Last week, a government agency reported that raising the minimum wage to $10.10 an hour could mean 500,000 fewer jobs nationwide. That revved up opponents and hurt prospects for an increase this year.
But the report also estimated that 16.5 million low-paid workers would earn more weekly pay and 900,000 would be lifted from poverty. Ripple effects would help even more.
The upshot is that raising the minimum wage has costs and benefits, as with any public policy.
Critics routinely yell “job killer” about government proposals. Even if the charge is accurate and relevant, as with the minimum wage, it shouldn’t trump all.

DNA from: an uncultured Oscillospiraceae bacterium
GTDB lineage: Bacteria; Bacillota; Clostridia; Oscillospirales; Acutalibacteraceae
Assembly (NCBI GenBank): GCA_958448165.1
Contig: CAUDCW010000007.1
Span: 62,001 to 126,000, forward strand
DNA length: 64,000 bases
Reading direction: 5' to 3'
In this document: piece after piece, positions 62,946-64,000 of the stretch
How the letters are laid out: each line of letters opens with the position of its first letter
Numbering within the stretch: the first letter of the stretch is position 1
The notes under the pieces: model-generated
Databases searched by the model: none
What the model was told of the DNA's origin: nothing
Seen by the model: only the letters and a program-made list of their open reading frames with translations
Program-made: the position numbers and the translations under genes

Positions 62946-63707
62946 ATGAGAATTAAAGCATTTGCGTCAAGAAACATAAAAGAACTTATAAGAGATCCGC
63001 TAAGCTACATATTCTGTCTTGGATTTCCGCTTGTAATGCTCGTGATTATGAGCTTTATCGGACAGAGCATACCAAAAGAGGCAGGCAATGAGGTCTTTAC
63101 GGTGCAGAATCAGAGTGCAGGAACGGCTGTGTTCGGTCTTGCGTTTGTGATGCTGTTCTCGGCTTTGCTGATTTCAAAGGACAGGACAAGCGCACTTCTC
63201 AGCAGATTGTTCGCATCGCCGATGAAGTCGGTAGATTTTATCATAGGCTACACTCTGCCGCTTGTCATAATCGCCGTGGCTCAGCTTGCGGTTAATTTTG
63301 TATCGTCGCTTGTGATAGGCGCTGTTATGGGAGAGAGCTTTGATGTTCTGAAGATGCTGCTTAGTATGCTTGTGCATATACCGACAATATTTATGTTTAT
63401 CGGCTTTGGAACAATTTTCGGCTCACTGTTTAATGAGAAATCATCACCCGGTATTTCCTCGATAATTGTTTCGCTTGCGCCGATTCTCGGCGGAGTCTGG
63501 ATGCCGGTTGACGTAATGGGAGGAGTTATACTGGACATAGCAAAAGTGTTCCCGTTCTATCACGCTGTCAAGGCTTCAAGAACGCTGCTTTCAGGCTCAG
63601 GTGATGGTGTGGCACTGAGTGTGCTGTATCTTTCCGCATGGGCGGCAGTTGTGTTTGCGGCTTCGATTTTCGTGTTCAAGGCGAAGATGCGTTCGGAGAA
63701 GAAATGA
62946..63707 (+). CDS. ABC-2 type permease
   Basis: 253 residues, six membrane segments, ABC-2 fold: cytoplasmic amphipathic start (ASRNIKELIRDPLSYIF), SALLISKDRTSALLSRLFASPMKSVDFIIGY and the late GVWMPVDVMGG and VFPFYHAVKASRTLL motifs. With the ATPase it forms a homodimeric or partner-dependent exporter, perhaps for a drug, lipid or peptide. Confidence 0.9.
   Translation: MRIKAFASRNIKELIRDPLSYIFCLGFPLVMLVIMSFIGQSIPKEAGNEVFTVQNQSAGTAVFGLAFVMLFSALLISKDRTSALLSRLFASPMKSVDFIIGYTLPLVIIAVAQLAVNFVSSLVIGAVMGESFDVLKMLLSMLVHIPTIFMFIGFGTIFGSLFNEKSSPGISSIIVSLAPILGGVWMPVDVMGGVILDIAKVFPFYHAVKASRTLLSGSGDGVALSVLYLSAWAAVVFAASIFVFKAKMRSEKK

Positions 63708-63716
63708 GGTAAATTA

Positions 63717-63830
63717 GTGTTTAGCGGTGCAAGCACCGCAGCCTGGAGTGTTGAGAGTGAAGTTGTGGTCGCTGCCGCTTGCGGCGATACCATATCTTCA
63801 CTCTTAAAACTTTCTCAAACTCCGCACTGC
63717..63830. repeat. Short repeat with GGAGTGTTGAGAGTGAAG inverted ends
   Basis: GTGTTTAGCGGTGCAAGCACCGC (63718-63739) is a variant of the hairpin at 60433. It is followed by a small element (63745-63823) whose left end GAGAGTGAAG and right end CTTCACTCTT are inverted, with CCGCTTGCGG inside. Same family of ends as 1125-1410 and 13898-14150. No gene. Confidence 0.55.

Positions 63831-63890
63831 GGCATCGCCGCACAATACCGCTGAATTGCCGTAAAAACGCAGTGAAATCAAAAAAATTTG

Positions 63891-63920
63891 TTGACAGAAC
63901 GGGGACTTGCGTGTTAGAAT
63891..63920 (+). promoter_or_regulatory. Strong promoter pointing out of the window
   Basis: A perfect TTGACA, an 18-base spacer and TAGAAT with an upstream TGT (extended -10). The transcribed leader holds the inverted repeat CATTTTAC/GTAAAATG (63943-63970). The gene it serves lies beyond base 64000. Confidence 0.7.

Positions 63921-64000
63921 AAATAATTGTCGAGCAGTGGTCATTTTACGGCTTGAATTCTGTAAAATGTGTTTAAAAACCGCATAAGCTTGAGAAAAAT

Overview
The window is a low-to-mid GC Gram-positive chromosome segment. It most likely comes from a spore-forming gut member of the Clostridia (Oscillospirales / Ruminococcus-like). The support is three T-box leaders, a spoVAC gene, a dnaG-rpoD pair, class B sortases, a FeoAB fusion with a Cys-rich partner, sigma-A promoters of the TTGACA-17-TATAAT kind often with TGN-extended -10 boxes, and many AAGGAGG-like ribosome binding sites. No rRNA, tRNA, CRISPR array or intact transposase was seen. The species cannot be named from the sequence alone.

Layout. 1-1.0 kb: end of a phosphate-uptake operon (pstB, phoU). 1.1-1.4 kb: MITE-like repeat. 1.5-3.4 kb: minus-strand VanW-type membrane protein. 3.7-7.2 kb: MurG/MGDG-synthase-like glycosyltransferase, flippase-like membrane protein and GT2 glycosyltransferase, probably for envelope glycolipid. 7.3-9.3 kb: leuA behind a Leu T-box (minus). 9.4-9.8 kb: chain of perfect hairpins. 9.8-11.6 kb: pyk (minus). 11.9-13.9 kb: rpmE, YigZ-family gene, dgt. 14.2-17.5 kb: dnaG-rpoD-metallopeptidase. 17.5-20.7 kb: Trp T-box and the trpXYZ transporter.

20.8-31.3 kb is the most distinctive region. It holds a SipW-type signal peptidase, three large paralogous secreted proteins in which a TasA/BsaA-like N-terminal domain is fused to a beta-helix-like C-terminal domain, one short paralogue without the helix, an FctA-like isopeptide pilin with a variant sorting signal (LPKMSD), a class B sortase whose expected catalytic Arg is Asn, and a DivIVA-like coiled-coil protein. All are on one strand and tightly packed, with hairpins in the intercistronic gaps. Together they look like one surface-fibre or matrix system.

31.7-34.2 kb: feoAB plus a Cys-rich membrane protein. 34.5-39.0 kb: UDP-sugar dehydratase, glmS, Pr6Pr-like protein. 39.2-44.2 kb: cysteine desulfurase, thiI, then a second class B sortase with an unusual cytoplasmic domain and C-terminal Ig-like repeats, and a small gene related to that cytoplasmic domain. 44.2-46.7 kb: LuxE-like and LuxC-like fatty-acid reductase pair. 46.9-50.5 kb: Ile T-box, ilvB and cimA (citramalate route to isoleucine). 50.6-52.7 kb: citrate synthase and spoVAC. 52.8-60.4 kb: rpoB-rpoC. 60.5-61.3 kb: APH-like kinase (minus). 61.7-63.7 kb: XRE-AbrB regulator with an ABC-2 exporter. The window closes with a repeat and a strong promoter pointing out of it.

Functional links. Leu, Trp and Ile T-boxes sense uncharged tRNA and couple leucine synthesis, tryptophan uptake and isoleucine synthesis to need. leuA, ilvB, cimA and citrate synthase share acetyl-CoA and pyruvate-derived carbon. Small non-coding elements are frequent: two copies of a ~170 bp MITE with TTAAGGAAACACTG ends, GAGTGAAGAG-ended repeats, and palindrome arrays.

A lower minimum wage of $9 would reduce the job hit and have a smaller impact on pay and poverty. Indexing the wage to inflation has pros and cons. And many economists prefer a bigger earned income credit to help the poor.
All that’s worth talking about. So last week’s analysis by the Congressional Budget Office should push the debate forward, not end it.